Volunteer Holidays – What You Need To Know

What Are Volunteer Holidays?

They involve spending time off work or in school holidays, usually abroad, instead of vacationing. A volunteer holiday is a way to be active and engage with your host country in more depth than from a conventional holiday. Volunteer holidays are popular with students on gap years, but people of all ages can take part, including families and retirees. You can go anywhere in the world, from the UK and Australia to Peru and Cambodia.

When did volunteer holidays get popular?

Volunteers would take trips through the 1800s to give service to those in need in the Christian tradition, which still continues today.

But volunteer holidays as we know them now came into being in the middle of the 20th century.
VSO (Voluntary Service Overseas) was founded in 1958 in the UK, followed by Peace Corps in the early 60s in the USA. They took off in the 70s as activists wanted to help in the developing world in their free time.

Marketed as a way to raise money for research projects, in the 1970s people wanted to participate in projects, rather than just watching as fundraisers originally intended. More affluent travellers wanted to pay to take part in short conservation projects, and the market grew through the 1990s.
More recently, volunteer holidays have started becoming more accessible to people less well-off as an alternative travel option.

What are the volunteer holiday options?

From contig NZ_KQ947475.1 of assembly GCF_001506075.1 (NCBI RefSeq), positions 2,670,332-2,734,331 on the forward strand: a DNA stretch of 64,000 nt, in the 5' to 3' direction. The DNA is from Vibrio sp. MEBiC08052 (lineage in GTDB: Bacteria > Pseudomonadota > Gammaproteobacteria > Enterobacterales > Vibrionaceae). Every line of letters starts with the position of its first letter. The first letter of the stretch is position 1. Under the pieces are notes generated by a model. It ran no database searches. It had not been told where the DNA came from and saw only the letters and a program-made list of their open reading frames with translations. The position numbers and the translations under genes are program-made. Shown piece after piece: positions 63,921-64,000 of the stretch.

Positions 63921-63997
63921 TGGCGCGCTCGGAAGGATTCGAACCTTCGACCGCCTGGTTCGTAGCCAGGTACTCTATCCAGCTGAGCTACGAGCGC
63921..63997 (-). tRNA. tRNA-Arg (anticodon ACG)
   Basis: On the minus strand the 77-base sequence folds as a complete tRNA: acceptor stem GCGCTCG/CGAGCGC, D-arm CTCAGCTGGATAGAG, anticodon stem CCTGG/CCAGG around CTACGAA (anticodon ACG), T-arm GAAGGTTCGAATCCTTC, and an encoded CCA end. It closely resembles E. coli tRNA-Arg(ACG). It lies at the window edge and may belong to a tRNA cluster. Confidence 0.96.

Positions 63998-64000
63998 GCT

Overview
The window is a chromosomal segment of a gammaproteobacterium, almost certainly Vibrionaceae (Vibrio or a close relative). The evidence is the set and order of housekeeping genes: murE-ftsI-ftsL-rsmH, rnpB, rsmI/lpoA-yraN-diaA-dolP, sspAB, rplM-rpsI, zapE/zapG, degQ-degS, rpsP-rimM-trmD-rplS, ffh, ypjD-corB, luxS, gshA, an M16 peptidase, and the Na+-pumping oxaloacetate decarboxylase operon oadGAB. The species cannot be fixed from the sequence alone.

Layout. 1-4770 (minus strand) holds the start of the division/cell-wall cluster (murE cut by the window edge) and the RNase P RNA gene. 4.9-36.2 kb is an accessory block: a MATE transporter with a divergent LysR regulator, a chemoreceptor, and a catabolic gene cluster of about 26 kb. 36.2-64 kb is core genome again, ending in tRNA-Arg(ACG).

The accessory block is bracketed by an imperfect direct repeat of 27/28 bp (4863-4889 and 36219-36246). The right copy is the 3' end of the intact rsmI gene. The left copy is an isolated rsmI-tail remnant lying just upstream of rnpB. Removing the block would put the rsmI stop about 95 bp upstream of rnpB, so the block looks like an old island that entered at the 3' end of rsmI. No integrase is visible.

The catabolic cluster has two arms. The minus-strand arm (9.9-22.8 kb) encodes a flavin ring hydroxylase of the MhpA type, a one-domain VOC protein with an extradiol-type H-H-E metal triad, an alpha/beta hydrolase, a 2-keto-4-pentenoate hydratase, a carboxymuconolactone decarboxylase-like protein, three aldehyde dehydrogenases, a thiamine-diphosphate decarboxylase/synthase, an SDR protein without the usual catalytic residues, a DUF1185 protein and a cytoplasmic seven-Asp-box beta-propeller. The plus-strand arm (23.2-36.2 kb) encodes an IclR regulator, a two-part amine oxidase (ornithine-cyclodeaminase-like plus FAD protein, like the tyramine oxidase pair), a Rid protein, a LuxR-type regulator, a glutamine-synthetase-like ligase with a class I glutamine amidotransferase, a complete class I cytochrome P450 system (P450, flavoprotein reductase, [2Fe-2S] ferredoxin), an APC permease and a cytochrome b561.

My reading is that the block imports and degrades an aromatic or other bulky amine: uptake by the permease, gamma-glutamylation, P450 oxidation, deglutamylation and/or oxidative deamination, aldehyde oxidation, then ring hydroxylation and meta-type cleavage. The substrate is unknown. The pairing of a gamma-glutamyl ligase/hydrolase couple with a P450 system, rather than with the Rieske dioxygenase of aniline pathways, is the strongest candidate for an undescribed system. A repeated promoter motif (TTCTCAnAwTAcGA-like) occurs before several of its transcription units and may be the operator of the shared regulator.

·       Domestic: volunteering in your home country. A cheaper option that allows flexibility when you have less free time, and you can volunteer close by in all kinds of roles.

·       Short-term: volunteering from a week to a month. You don’t always need specific skills for short-term programs. Plus short-term roles can fit around life and work without having to take extra time off. You might not get to see the results of your actions over a shorter time, but you’ll still be able to contribute!

·       Long-term: volunteering from a month to several years. Long-term programs might require specific skills, qualifications, or training. Often cheaper per week than short-term programs, long-term volunteering allows you to get to know your fellow volunteers, your host community, and the project itself much better.

·       Conservation: working with animals and the environment. A great option for environmentally conscious volunteers, this can involve anything from helping with turtle hatching to building eco-hotels. You might be able to see results right away, but it depends on the project.

·       Disaster relief: helping with aid and relief after disasters. Disaster relief volunteering can be emotionally taxing and you might be required to have specific skills. But it’s very rewarding and can make a difference to people’s lives in a time of crisis.

·       Cultural exchange: visiting marginalised or struggling communities. You can help give confidence to marginalised communities, and can contribute to language and cultural preservation. Great for students of certain languages, or people who don’t have the right skills for other kinds of volunteering.

·       Teaching/IT/business support: volunteer work that isn’t physically taxing. Exciting options for retirees or people on a career break, such roles can be incredibly beneficial to local communities. Whether you’re helping local businesses set up or teaching maths to children, people with experience or knowledge in academic areas make a difference.

·       Hostel work/building/farming: physical labour jobs. If a school needs renovations and local people are too busy working to take it on, volunteers can do the work. Working in a hostel – cleaning, for example – can earn you free accommodation. Farming volunteer holidays can be an opportunity to learn about organic, eco-friendly farming methods whilst experiencing beautiful countryside.

How to find a volunteer holiday